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Beyond Precision Cosmology

March 16, 2017

20170316_170617Raul Jimenez (right) gave an overview of the current status of cosmology and the future prospects. In the past 20 years have made great strides in the understanding of cosmology. We have six numbers to describe the Universe composition and evolution. However, we do not know  what the energy density of the Universe is, and we do not know what dark matter is. We also do not know what the inflaton is, and have not discovered gravitational waves from inflation.

There is a big difference between modeling and understanding. Cosmology is special, inasmuch as you can do measurements, but no experiments. We have to use the entire Universe as our laboratory. We can use cosmological data to test standard physics.

There is a wonderful agreement of new data with the Lambda-CDM model, with some notable exceptions. The Universe is for 73% dark energy, and 23% dark matter. This is a nice model, but it is incomplete. Neutrinos have mass; and it is unsatisfactory, as we have the cosmological constant problem – what is dark energy ?

As spectacular as the CMB is, it has saturated the information content. The next challenge is the large-scale structure. A forthcoming avalanche of new data will enable precision tests beyond the standard model, and neutrinos, which contribute at least to 0.5% of the total matter density, will be a part of the picture.

The current paradigm describes well all observations, however, there is a tension between the local value of H0 and the one derived from the CMB, and this is significant. This can be alleviated if there is extra radiation in the form of N_eff=0.4; however, this solution is disfavoured by Planck polarization data. Model independent measurements of the expansion history are going to stay with us even as we evolve our model. There is already a normal ordering preference from cosmology, with odds of 50 to 1.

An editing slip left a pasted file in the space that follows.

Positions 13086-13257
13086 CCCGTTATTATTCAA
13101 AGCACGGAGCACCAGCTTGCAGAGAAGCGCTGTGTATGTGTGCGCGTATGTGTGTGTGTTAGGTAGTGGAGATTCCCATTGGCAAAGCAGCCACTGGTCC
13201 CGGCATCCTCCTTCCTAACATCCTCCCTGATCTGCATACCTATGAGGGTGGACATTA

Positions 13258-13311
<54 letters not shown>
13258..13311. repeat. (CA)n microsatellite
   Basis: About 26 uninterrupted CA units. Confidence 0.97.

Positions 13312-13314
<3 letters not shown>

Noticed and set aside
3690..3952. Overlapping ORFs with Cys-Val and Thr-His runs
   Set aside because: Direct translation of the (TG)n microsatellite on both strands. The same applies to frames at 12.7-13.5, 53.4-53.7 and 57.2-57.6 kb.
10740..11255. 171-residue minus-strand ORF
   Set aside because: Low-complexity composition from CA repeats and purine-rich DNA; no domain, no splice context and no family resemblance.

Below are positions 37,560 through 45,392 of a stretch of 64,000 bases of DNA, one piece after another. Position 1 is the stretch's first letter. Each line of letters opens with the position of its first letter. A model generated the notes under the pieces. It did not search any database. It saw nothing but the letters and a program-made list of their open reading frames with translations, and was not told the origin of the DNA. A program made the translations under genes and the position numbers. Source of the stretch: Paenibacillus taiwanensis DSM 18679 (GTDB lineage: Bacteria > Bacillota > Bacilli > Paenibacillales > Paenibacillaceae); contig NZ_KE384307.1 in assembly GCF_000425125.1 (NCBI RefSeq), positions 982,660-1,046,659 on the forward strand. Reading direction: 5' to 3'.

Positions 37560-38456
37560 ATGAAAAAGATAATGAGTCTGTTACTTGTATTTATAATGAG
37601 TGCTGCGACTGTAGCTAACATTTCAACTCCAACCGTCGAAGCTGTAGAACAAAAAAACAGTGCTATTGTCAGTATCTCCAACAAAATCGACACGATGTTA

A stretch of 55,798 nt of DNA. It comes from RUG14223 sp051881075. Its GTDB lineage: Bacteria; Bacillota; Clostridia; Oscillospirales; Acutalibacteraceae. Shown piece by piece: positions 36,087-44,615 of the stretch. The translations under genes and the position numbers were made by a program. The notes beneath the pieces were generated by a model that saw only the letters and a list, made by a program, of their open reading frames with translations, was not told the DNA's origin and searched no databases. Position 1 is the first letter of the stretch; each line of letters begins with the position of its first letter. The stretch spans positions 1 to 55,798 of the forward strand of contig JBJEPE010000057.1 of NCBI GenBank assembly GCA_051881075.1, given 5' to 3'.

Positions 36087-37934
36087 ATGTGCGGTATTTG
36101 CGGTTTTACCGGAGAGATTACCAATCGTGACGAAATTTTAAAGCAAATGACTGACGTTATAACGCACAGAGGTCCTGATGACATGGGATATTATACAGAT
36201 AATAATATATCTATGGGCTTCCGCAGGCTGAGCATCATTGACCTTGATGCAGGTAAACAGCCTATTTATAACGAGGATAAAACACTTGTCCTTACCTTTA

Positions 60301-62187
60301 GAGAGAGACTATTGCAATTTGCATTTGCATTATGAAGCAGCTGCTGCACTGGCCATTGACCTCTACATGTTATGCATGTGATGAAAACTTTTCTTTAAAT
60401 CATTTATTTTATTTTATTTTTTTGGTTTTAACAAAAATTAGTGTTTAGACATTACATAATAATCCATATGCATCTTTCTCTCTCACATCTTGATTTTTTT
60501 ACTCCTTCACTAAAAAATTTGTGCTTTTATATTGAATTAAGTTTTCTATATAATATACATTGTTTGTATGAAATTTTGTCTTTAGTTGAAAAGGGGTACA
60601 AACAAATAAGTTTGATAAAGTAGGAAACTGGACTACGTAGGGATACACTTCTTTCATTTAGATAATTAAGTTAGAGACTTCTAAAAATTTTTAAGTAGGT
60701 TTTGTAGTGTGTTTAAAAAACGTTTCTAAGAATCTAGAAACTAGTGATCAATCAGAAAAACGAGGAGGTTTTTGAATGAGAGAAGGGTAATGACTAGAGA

The trouble with H0 is that if you measure the expansion rate is 73.24+-1.74 km/s/Mpc, while from Planck you get 67.8+-0.9 km/s/Mpc. Formally it is a 3.4 sigma effect, but maybe the model is wrong. The error of the Planck measurement is dominated by cosmic variance, given by the fact that you can only measure a finite number of modes at a given scale.

A combination of data can be used to figure out what is the expansion history of the Universe is. One can use supernovaes, Baryon acoustic Oscillations (BAO), and Planck data. When Planck will release their final analysis, if it stays what it is we will still not know how to reconcile the fact that the expansion history does not match.

At half of the age of the Universe (redshift 1) you can find that the expansion history is compatible with the Planck-CMB lambda_CDM model. The problem is at the edges, either at the early time or at the other end, z=0 or z=1100.  In summary, the H0 trouble is a mismatch of anchors, not evidence for strange expansion history.

Jimenez finished his talk by talking about the constraints from cosmology on the neutrino mass hierarchy. By using a Bayesian analysis, he claimed that the normal hierarchy is already favoured at 50:1 odds.

 

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